‘What you have to understand is what Anglicanism means to Arab Christians in the present crisis of our people and our land. It has nothing to do with your Western doctrinal disagreements. The Greeks and the Syrians and the Armenians and the Copts have been squabbling here over syllables and diphthongs since the apostles were boys. But this’, he said, indicating an impeccably cut purple cassock and modestly fringed cincture, which Eve’s practised eye immediately attributed to the Tufton Street workshops of Messrs Watts and Company, ‘this means something else.’
Eve was embarrassed by her instinctive response. ‘And what, pray,’ she found herself saying though pursed lips in the manner of an Edwardian governess, ‘what does that mean?’
‘It means British diplomacy and American money. It means another voice for our people with the world’s media.’
The Commander must have looked either astonished or disapproving. The Bishop went on.
‘Don’t be surprised at what I say. I have learned this from your Western Bishops at the Lambeth Conference. Anglicanism is a new kind of religion. Previously religions were about fidelity and obedience to the will of God. To put it crudely, they were, as you might say, about rules set down in a book. We Arabs understand that very well.
But Anglicanism, we have learned, is not like that. Oh, no! It is, as my friend the presiding Bishop in America says, ’inclusive’, ‘pluriform’. Not only can you ignore what it says in the Book; you can do exactly the opposite. This is something we have not seen before. It is part of what we call the genius of our Anglican Church. Instead of being about God, religion is about anything you want it to be about.
Mostly in the West, of course, you want it to be about sex. You are like that – that is what rich people in peaceful countries are most concerned about. For us it is different; for us it is politics. It is the self-determination of our people.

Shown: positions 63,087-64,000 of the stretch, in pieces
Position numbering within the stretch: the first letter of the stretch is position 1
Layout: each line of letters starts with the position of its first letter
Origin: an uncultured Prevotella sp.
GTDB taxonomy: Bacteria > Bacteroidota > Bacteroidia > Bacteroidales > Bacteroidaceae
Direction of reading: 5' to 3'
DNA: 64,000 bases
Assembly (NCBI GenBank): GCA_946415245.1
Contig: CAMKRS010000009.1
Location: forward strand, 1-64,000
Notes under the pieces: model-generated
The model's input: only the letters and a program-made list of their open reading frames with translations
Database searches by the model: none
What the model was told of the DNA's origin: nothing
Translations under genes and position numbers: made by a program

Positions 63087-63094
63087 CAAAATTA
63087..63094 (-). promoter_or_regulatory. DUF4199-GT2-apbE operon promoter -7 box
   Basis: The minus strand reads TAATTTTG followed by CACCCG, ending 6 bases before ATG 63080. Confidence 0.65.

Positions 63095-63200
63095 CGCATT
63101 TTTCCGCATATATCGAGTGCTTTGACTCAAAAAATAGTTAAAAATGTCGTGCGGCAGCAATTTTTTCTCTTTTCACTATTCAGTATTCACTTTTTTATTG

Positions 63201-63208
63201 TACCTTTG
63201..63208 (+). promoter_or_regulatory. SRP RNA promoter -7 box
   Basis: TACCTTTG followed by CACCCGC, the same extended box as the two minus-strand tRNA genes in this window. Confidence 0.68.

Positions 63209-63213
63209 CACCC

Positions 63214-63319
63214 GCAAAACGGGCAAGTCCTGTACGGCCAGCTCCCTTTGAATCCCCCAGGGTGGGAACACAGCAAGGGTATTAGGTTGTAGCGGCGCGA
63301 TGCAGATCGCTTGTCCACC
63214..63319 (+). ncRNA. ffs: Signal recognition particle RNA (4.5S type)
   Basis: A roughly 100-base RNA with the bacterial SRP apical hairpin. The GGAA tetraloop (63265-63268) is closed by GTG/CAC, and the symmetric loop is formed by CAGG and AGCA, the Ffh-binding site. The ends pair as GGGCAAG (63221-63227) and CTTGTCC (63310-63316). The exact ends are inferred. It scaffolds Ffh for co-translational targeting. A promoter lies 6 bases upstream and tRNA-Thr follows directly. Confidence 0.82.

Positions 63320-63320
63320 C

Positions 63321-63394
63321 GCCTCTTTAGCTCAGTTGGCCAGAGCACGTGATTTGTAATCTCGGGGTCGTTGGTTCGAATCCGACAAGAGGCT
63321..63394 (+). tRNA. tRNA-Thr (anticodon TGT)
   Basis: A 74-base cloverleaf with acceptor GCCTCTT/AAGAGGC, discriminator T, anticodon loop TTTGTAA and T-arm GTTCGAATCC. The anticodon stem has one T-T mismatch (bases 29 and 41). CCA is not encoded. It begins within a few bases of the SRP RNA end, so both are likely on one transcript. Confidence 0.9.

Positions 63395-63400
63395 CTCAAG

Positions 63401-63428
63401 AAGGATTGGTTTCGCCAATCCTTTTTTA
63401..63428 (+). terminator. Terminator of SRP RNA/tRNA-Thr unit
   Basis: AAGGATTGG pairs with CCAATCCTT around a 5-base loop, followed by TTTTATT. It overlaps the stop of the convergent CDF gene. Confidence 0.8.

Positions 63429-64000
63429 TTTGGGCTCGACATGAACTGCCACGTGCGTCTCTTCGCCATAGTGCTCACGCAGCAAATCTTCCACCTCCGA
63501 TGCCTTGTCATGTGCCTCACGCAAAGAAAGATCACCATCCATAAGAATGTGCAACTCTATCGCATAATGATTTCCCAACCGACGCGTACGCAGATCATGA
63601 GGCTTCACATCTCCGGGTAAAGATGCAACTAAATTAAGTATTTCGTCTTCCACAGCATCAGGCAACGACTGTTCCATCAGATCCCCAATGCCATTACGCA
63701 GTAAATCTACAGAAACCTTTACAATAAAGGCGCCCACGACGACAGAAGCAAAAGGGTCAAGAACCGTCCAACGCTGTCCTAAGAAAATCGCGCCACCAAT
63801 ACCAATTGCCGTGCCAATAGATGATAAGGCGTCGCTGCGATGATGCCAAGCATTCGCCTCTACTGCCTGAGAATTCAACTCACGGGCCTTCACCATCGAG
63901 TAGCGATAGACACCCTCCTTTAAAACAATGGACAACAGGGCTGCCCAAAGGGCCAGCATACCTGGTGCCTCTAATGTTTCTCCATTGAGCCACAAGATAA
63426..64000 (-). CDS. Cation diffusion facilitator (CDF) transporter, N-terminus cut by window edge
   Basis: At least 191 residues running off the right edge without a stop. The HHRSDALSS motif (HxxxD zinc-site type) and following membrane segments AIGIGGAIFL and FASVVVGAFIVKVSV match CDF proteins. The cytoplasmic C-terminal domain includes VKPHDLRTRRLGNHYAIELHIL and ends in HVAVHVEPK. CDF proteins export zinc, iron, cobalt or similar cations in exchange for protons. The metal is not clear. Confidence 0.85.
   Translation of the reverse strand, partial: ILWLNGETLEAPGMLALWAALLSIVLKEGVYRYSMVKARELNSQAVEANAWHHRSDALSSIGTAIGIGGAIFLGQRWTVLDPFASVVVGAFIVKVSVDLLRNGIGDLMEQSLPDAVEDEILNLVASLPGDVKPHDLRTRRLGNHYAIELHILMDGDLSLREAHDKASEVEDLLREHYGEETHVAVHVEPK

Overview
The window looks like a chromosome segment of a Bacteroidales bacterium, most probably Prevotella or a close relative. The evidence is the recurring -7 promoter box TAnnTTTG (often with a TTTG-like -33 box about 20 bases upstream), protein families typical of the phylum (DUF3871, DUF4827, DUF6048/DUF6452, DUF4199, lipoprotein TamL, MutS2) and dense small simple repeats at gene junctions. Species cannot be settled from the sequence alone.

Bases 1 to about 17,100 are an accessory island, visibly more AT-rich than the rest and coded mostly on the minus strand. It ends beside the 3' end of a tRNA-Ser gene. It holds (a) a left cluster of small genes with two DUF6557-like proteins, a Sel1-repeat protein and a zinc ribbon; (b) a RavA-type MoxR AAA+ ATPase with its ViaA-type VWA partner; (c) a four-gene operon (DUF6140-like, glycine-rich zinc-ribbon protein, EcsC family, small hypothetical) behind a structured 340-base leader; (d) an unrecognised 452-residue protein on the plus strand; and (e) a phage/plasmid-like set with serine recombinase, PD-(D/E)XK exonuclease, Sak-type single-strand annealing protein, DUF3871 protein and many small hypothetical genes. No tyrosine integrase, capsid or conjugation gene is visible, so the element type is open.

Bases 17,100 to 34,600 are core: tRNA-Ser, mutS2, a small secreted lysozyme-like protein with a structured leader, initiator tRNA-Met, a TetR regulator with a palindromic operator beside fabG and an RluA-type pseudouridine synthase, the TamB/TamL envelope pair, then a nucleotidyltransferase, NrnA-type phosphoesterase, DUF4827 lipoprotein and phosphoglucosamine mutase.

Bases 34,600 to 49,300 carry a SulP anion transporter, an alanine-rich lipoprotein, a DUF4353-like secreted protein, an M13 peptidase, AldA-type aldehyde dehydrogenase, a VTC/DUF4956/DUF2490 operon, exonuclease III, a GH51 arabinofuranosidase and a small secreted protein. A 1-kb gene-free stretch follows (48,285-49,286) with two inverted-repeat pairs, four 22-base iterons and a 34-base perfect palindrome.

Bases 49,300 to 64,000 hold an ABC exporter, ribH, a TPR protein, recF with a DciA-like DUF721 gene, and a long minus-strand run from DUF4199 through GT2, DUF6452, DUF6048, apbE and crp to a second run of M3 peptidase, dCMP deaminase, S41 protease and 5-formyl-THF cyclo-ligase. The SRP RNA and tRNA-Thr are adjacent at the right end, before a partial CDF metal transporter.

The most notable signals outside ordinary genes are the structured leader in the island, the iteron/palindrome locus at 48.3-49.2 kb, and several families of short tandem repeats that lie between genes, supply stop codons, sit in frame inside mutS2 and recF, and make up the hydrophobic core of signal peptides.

‘I do not pretend that there will ever be more than a handful of Arab Anglicans. That is not the point. The point is that the purple gives you power, a seat at the table; a voice that is heard. The smoke and mirrors do not matter. The means and the end are one.’
Whelan was appalled at the cynicism. Melhuilish simply made haste to leave. It was obvious that her enquiries would get no further here. It was true that there was a faint but undeniable smell of corruption in this strange congruence of the Cloister and the Souk; but she knew instinctively that Abu was not her man. He could hardly be less interested in the future of Anglicanism if he were the Grand Mufti of Cairo.
That evening the Commander took a thoughtful walk alone beside the walls of the old city. The noise of the Arab bus station was dying down, the neon lights of the prosperous Jewish suburbs to the West were distant amber pin-points against the sunset. As she reached the north she turned her back on the Damascus gate and, oblivious of the traffic, quickened her pace away from Jerusalem. Was everybody, she wondered, in this self-important little church in it for reasons both self-serving and nefarious? Even the ardent secularist she had become wished it were not so. But with a sudden and confident insight she knew that it was.
Back in the air-conditioned orientalism of the downstairs bar at the Colony Hotel, and after a stiff raki, she realized the full import of what had happened to her. She had had her Damascus Road experience. Nothing in this case would be the same again.